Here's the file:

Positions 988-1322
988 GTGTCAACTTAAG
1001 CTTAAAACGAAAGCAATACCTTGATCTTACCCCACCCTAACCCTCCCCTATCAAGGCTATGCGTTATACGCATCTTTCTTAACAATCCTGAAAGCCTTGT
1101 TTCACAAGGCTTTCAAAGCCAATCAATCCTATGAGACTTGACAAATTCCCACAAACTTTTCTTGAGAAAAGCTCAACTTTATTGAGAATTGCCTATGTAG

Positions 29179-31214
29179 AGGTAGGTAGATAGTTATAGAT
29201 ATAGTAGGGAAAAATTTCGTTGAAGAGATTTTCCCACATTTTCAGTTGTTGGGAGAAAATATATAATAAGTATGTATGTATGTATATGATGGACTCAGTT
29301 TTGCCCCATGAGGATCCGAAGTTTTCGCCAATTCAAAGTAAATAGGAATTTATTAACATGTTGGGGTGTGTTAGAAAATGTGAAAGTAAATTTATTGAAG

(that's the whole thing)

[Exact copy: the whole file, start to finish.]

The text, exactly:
Positions 988-1322
988 GTGTCAACTTAAG
1001 CTTAAAACGAAAGCAATACCTTGATCTTACCCCACCCTAACCCTCCCCTATCAAGGCTATGCGTTATACGCATCTTTCTTAACAATCCTGAAAGCCTTGT
1101 TTCACAAGGCTTTCAAAGCCAATCAATCCTATGAGACTTGACAAATTCCCACAAACTTTTCTTGAGAAAAGCTCAACTTTATTGAGAATTGCCTATGTAG

Positions 29179-31214
29179 AGGTAGGTAGATAGTTATAGAT
29201 ATAGTAGGGAAAAATTTCGTTGAAGAGATTTTCCCACATTTTCAGTTGTTGGGAGAAAATATATAATAAGTATGTATGTATGTATATGATGGACTCAGTT
29301 TTGCCCCATGAGGATCCGAAGTTTTCGCCAATTCAAAGTAAATAGGAATTTATTAACATGTTGGGGTGTGTTAGAAAATGTGAAAGTAAATTTATTGAAG